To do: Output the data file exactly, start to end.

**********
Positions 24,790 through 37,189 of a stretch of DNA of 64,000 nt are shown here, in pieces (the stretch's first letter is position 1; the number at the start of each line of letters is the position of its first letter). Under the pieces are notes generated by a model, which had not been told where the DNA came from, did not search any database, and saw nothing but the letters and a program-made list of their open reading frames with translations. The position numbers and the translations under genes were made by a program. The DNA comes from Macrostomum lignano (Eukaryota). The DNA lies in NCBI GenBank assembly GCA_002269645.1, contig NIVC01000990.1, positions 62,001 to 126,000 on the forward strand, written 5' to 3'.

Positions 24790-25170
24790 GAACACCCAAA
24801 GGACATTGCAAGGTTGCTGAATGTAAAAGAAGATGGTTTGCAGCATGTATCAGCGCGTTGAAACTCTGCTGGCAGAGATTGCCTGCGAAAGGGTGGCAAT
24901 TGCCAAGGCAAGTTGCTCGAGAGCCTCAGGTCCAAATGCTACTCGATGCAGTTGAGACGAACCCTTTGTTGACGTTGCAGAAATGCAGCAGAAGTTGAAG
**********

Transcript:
Positions 24,790 through 37,189 of a stretch of DNA of 64,000 nt are shown here, in pieces (the stretch's first letter is position 1; the number at the start of each line of letters is the position of its first letter). Under the pieces are notes generated by a model, which had not been told where the DNA came from, did not search any database, and saw nothing but the letters and a program-made list of their open reading frames with translations. The position numbers and the translations under genes were made by a program. The DNA comes from Macrostomum lignano (Eukaryota). The DNA lies in NCBI GenBank assembly GCA_002269645.1, contig NIVC01000990.1, positions 62,001 to 126,000 on the forward strand, written 5' to 3'.

Positions 24790-25170
24790 GAACACCCAAA
24801 GGACATTGCAAGGTTGCTGAATGTAAAAGAAGATGGTTTGCAGCATGTATCAGCGCGTTGAAACTCTGCTGGCAGAGATTGCCTGCGAAAGGGTGGCAAT
24901 TGCCAAGGCAAGTTGCTCGAGAGCCTCAGGTCCAAATGCTACTCGATGCAGTTGAGACGAACCCTTTGTTGACGTTGCAGAAATGCAGCAGAAGTTGAAG